Rugged and ready
backwards so passengers are at least semi-comfortable. It needs some weight in the tray to avoid jolting through the rear leaf springs and the interior is looking dated compared with the class leaders. Hard plastics and a lack of glossy highlights are great for the workhorse models but don’t give the high-end LS-T a quality look.
Six airbags ensure occupant protection but the D-Max only earned a four-star rating from EuroNCAP, which says chest and leg protection are marginal in a frontal crash. The side impact crash caused no damage to the dummy but passenger protection— as with most vehicles in this class— isn’t great.
Competent on road, capable off it. That sums up the Isuzu— and points to it being a smart choice for owners who want a genuine 4x4 ute without owning something as big as the Ranger. The ride is a touch jittery in the rear with the tray unloaded but settles down with 200kg of cement. Direct steering helps when driving on narrow lanes and in carparks and it’s backed by a decent amount of feedback when the D-Max is cornering.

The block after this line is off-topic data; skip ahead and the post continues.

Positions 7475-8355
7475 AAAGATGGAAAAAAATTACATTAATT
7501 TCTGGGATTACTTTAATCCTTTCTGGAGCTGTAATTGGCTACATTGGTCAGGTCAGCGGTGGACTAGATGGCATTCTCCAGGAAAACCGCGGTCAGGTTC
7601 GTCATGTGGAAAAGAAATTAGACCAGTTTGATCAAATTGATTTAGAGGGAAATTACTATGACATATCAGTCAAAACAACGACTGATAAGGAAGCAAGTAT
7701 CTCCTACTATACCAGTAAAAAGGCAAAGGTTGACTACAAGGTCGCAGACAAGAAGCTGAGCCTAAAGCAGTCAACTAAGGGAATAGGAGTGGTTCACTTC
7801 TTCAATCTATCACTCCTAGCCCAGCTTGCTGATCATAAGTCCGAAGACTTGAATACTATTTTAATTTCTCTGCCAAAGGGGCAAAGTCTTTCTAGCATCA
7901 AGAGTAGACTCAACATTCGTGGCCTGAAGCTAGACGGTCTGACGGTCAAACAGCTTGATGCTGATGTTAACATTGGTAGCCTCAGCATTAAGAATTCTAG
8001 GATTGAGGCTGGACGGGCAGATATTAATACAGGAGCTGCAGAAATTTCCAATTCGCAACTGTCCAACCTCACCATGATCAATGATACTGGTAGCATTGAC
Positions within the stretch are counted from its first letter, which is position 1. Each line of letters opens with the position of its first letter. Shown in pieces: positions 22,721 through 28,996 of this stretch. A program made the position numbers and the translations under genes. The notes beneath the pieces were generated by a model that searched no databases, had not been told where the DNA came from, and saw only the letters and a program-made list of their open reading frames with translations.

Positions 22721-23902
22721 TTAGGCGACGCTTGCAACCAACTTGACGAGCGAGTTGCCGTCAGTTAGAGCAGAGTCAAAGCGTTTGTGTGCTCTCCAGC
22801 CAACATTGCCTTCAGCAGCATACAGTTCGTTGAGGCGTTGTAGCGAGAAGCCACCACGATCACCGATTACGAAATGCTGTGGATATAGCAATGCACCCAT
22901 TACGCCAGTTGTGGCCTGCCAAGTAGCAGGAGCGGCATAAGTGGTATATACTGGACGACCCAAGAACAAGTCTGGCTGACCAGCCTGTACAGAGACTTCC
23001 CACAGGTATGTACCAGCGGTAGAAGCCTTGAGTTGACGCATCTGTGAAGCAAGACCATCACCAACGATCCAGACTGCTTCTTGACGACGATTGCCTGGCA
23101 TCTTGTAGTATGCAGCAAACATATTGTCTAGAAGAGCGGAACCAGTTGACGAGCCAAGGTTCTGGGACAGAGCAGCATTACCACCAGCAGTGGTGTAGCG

The powered driver’s seat is a bonus but the wheel can’t be adjusted for reach.
On paper, the four-cylinder engine lacks torque compared to its rivals but on the road that won’t be felt unless owners are approaching the tow limit. The five-speed auto lacks a cog compared to the class leaders but has great fuel use at 8.1L/100km. Engine noise is also a touch louder, with muted clatter at idle and on full throttle.
The Isuzu is a serious 4WDbut that comes at the expense of cabin civility at a time when the class leaders are getting soft and citified.
For that reason I’d spend the extra $700 for the Mazda as a tradies’ runabout, but if I was looking for a purposeful offroader, it’d be hard to go past the D-Max.